Activity time: 15 minutes
Materials for Activity
- Recording or live computer link of poetry read aloud
- Print-outs of the poems to be heard
- DVD or CD player or computer with Internet connection
- Poetry anthologies suitable for youth (see Find Out More for suggestions)
- Paper and pencils or computer and printer for writing during the workshop
- Newsprint and markers
Preparation for Activity
- Locate recordings of poetry that are suitable for youth. Include a diversity of authors and styles. The youth section of the library is a good place to start. Librarians may be on hand to give you suggestions. The Library of Congress Poetry website has recorded poetry. The books The Spoken Word Revolution and The Spoken Word Redux, edited by Mark Eleveld (Naperville, IL: Sourcebooks, Inc., 2003 and 2007) contain the text and CD recordings of poems. Locate the recordings first, then find the printed work, as not all printed poems will be available on live recordings. Another resource is writers in your congregation, who might be thrilled to help pick material for this workshop. Preview both recordings and written poems provided by writers in your congregation.
- Set up the computer or CD or DVD player where all participants can see and hear.
- Cue up the first poem.
Description of Activity
Participants listen to or watch a recording of poetry read aloud, silently read the printed text of the same poems to themselves, and then compare the experiences.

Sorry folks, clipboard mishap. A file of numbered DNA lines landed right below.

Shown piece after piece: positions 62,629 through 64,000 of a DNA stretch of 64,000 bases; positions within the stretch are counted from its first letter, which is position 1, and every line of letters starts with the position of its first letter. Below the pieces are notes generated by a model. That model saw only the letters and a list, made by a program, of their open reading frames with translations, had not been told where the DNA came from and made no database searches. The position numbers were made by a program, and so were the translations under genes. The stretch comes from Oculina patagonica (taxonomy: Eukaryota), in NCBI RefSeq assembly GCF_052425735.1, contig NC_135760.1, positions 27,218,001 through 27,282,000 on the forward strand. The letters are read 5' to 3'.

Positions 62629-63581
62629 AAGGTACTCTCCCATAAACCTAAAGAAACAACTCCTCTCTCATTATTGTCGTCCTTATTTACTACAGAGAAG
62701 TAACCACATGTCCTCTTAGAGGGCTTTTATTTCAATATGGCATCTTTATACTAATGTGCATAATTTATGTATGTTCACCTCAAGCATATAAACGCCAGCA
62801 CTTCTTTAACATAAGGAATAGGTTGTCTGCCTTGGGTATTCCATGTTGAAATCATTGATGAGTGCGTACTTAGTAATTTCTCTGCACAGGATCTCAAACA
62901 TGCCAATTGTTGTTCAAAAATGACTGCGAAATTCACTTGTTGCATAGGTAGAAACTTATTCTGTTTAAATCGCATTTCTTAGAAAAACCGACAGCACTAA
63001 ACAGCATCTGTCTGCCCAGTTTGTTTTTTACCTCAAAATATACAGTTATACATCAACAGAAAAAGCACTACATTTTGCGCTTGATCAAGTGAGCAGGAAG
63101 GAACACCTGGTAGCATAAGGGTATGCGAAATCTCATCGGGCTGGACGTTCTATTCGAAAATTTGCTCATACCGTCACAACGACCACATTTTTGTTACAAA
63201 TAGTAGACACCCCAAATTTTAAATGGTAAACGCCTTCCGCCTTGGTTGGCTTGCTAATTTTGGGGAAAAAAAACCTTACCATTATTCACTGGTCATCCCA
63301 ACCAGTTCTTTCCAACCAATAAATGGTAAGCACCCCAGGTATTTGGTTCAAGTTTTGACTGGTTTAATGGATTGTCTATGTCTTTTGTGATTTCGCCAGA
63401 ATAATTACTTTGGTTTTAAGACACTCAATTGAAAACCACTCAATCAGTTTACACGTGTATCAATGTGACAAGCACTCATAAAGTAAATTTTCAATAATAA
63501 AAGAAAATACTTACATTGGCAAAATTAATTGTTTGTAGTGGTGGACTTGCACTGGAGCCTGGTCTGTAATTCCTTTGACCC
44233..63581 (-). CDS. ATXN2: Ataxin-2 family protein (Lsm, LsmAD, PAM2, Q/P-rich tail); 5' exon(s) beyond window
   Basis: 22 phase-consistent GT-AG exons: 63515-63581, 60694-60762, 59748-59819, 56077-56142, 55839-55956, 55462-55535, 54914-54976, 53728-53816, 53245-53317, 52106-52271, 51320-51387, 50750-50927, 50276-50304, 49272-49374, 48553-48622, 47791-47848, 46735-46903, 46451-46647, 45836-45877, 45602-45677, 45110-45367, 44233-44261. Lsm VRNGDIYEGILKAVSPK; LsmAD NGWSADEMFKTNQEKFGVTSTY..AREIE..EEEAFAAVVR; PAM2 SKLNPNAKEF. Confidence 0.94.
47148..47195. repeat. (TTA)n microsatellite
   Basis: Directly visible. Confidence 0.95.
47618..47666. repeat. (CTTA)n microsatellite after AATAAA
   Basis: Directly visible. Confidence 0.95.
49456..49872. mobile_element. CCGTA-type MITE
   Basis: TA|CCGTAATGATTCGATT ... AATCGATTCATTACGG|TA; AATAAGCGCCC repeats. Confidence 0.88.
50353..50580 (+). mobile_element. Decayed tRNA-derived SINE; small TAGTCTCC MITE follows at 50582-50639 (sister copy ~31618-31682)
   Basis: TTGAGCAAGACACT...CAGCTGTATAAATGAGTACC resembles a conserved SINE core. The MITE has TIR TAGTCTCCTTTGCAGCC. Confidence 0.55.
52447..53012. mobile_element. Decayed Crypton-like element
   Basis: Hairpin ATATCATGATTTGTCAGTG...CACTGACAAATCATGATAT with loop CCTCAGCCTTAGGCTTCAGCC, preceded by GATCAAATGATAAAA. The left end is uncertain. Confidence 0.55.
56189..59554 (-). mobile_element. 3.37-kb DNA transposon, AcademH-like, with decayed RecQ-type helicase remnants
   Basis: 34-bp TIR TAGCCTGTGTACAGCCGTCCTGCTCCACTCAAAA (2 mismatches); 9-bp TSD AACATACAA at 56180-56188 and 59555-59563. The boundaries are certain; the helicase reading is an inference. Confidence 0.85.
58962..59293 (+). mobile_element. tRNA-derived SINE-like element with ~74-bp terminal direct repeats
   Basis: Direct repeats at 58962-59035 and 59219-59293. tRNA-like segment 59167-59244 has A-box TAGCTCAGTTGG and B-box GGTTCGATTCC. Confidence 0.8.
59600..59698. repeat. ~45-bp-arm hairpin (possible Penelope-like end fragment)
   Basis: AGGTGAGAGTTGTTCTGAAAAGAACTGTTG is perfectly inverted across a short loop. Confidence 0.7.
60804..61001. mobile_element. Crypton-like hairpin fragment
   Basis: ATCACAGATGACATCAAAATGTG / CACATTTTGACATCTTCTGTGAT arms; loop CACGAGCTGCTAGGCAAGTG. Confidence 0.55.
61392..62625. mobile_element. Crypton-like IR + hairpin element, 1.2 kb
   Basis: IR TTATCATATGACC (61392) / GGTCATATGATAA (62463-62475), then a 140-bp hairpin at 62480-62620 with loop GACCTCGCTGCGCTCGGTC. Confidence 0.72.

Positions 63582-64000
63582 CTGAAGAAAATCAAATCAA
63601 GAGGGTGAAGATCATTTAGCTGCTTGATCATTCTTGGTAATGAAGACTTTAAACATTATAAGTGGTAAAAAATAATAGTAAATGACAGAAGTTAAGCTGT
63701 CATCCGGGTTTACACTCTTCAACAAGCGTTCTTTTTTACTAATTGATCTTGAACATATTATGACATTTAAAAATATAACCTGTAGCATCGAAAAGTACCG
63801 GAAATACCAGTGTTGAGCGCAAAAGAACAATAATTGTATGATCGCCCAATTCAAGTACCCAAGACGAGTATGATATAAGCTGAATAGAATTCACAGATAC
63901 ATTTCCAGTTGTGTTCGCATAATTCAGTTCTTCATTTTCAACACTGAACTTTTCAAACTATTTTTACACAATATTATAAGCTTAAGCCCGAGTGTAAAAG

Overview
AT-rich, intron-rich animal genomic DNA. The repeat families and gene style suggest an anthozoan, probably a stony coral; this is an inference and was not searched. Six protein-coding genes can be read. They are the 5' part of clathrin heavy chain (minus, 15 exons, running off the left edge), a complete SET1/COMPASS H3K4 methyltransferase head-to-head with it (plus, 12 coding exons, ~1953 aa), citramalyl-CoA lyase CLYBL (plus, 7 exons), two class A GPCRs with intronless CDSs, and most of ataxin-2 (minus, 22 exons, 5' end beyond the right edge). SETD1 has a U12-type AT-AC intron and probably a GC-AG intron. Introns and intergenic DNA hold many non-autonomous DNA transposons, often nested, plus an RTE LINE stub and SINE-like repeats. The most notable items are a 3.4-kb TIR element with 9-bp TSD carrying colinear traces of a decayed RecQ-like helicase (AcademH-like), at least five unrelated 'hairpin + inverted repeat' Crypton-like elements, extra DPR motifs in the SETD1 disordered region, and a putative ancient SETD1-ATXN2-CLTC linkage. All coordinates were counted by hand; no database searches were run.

Provide a context for the poetry participants will hear/see: Where was it recorded? Who is the poet? Who was the audience? Ask participants to observe their own reactions as audience members, such as how the poetry reading makes them feel, so they can share their responses at the end of the exercise.
Play the recording. Then hand out the printed text of the poem and ask participants to read the poem silently to themselves. When they are finished reading, play the recording for a second time. Repeat the process for two to four different poems.
Using these questions as prompts, lead a discussion about how voiced poetry differs from poetry on the printed page:
- How does hearing a poem in the presence of other people differ from reading it silently to yourself? Which did you prefer and why?
- Do certain kinds of poems lend themselves to reading aloud? What features does a poem need to be a good candidate for reading aloud?
- Do certain words jump out at you when you listen to a poem? By contrast, what makes you notice certain words when you read a poem?
- When someone reads or performs the poem aloud, what makes for good delivery of the poem? Is a highly dramatic rendering inherently better than a simple reading or not? Does it depend on the poem?
Encourage participants to keep their observations about spoken poetry in mind as they prepare a Poetry Slam for an audience.
Including All Participants
At the beginning of the activity, ask participants if the sound level is high enough. Often it is difficult for people with hearing impairments to speak up and ask for greater volume. By asking the question, you provide the space for that request to happen.